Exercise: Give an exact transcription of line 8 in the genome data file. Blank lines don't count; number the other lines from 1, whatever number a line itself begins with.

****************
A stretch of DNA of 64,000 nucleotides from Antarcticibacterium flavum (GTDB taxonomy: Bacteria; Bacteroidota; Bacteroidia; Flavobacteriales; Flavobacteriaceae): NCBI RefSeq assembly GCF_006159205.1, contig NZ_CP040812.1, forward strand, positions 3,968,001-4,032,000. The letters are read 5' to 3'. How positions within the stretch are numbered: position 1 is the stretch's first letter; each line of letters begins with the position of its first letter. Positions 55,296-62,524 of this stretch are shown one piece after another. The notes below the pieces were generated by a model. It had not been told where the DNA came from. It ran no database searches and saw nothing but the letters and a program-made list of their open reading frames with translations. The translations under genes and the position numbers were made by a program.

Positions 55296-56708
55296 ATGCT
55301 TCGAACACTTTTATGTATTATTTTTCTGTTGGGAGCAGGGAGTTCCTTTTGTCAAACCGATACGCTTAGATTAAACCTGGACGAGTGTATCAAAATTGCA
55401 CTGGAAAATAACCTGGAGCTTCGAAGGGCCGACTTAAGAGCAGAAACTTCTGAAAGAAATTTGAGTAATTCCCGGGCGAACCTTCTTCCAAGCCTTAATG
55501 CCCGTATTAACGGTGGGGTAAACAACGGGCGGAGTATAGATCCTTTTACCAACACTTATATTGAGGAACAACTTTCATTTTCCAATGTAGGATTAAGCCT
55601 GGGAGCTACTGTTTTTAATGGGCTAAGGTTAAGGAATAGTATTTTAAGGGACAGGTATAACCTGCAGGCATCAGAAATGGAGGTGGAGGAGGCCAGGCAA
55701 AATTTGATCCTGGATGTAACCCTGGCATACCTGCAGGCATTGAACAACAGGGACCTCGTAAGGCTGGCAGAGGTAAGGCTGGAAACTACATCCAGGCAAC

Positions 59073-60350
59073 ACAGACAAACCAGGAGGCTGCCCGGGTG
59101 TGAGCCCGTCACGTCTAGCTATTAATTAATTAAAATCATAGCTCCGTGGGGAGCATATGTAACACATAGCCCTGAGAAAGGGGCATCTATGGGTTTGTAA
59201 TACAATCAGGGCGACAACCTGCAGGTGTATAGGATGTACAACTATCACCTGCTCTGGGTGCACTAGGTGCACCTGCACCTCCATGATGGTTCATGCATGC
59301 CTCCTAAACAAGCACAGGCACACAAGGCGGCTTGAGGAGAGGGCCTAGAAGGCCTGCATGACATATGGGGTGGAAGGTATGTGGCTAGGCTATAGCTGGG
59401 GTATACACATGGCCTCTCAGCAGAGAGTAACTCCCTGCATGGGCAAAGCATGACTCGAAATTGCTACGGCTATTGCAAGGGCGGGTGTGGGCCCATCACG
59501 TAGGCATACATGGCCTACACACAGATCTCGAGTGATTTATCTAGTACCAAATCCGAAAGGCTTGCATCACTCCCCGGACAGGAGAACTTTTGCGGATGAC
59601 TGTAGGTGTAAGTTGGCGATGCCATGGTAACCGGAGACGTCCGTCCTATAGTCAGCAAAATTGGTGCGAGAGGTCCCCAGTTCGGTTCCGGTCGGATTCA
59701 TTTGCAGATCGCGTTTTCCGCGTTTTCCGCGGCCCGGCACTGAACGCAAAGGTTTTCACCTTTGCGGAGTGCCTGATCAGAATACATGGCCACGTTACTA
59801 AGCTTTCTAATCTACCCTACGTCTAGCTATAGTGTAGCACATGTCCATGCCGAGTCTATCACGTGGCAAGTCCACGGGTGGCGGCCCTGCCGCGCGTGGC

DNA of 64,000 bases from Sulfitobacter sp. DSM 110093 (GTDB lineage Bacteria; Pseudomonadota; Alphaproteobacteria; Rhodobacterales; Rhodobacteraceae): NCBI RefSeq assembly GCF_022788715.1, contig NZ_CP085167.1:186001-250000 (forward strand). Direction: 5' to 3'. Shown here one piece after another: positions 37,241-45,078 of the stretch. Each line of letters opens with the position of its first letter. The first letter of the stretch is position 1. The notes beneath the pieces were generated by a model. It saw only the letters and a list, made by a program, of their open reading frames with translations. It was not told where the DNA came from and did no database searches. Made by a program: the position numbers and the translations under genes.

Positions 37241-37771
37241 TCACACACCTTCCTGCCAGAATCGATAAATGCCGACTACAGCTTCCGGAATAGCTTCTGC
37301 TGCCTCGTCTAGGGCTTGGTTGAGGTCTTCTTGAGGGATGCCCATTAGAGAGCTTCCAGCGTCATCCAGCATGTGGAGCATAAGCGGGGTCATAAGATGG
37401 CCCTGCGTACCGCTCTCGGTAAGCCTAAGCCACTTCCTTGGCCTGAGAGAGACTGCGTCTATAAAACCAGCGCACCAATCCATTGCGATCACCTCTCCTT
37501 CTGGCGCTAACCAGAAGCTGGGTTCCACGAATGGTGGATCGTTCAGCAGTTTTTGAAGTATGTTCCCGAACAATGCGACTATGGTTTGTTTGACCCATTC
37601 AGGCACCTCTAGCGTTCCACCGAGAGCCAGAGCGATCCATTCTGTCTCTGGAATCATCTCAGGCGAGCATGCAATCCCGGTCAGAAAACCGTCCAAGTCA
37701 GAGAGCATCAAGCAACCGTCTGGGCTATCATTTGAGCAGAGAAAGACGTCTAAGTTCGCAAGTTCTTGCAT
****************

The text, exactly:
55701 AATTTGATCCTGGATGTAACCCTGGCATACCTGCAGGCATTGAACAACAGGGACCTCGTAAGGCTGGCAGAGGTAAGGCTGGAAACTACATCCAGGCAAC